Linden has been somewhat coy about his retirement plans. Some people see him as a coach. Some people see him as GM material. He has consistently said that he wanted to take a couple of years to decide what he might do after playing. Tommy Larscheid said one time after a shootout that Trevor could run for mayor.

Personally, I think that’s all a bit too limited for a guy like this.

Okay, to the game. I watched the humiliation of the Oilers last night by the young guns of Chicago. I imagine they’ll be looking for some retribution, if not redemption tonight.

But nothing emerges as a trend in the first period. Both teams come out cautious, with the Canucks showing the Oilers a bit too much respect. On both Oiler PPs however, our PK establishes a superior game. On the first PP the Oil don’t get a shot. On the second PP, the Oilers control more of the play, but Curtis Sanford is equal to the task and we are not seriously threatened. Sanford doesn’t seem to have the yips that have affected his last couple of games.

We also get two PPs and Wellwood in the final minute gets two glorious chances but just fails to score. He still looks like magic though, and if his stats are to be believed (35.5% shooting percentage), he should score on his next shot on net.

The second period is a clinic on how to play the Oilers, especially when Rolosen is in net. Rollie makes a lot of instinctive saves but he hates traffic more than anyone I’ve ever seen save for Dan Cloutier (you see, you can use the word save and Dan Cloutier in a sentence). It often drives him to distraction.
On the first goal Wellwood controls the puck and gets it back to the point while Daniel Sedin crowds the net. Hard to say whether Staois checking Sedin into Rollie caused the goal or whether it was going in anyway. Either way we are up one nothing.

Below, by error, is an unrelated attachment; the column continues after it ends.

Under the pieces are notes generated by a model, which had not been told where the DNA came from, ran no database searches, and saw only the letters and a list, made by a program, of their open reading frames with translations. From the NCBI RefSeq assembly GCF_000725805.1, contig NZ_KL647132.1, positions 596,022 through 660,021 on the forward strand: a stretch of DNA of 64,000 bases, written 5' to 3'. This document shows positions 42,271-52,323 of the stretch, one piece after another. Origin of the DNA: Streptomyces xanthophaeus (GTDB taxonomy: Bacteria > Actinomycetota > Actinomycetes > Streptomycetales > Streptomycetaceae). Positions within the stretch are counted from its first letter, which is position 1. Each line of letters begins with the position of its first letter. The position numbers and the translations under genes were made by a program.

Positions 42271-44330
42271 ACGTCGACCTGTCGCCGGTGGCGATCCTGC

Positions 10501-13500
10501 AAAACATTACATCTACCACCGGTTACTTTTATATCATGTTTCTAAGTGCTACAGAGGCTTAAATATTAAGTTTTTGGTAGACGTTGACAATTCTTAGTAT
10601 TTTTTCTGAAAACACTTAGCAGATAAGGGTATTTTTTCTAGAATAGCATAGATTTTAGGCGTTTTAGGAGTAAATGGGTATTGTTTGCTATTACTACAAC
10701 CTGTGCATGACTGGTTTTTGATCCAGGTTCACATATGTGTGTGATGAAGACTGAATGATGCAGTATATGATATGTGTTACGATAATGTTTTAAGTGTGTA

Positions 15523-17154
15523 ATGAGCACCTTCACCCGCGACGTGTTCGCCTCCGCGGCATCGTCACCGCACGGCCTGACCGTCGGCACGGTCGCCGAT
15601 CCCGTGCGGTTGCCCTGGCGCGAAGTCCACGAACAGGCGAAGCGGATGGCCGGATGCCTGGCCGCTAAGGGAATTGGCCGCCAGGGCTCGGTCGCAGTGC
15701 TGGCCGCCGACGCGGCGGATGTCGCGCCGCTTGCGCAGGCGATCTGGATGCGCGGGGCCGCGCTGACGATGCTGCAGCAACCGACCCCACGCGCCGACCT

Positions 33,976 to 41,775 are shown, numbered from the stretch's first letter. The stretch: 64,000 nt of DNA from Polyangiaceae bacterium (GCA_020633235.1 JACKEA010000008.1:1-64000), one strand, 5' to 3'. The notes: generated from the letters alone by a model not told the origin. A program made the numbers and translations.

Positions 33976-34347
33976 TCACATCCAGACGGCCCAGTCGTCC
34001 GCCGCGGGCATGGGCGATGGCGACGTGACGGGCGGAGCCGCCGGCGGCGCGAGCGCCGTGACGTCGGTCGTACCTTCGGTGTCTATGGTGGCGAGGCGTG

And ever since Ryan Kesler took a diving penalty a few games ago, he has turned his game around. This time it’s all hustle as Kesler gets his own rebound and banks it in off Rolle while Bernier crowds the net. Suddenly we are up two zip and the Oil look like they haven’t really warmed up yet. As a matter of fact it takes them over nine minutes for them to register a shot. We trade penalties but our PK keeps them to the outside. With about three minutes to play, the steadily improving Janik Hansen, kicks the puck behind the Oiler’s net and then makes a quick pass to Daniel. Like all natural goal scorers, Daniel doesn’t keep the puck on his stick. The shot is behind Rollie before he knows that there’s been a shot.

But a couple of injuries to our D has left us with only four healthy D-men and Bieksa takes a penalty with just seconds to go so the Oilers aren’t totally out of it yet, even as the period ends with us up three zip.

The third period is hardly a classic as we bend, but don’t break. The Oilers get one early and one late but the Canucks hem the Oilers in their own zone in the last seconds with Rolie at the bench. The Sedins set up Hansen and the game is ours. While the Oilers don’t get embarrassed tonight, they lose another and are nine points behind both their hated rivals in the NW Division.

The Dawg’s Three Stars:
1) Daniel Sedin…two goals and an assist
Curtis Sanford…looked confident all night.
Janik Hansen…huge hit and two points, assisting on the winner and scoring the final nail.

Unsung Hero… Willie Mitchell was the Hoss tonight.


One response to “Game 32: SOME ARE JUST SPECIAL

  1. Great blog, Dawg – it should be syndicated! Trevor Linden is a huge part of Vancouver because he gave so much back to the community. The NBA should sign him to work with their “talent”. Cloutier and save in one sentence – classic line!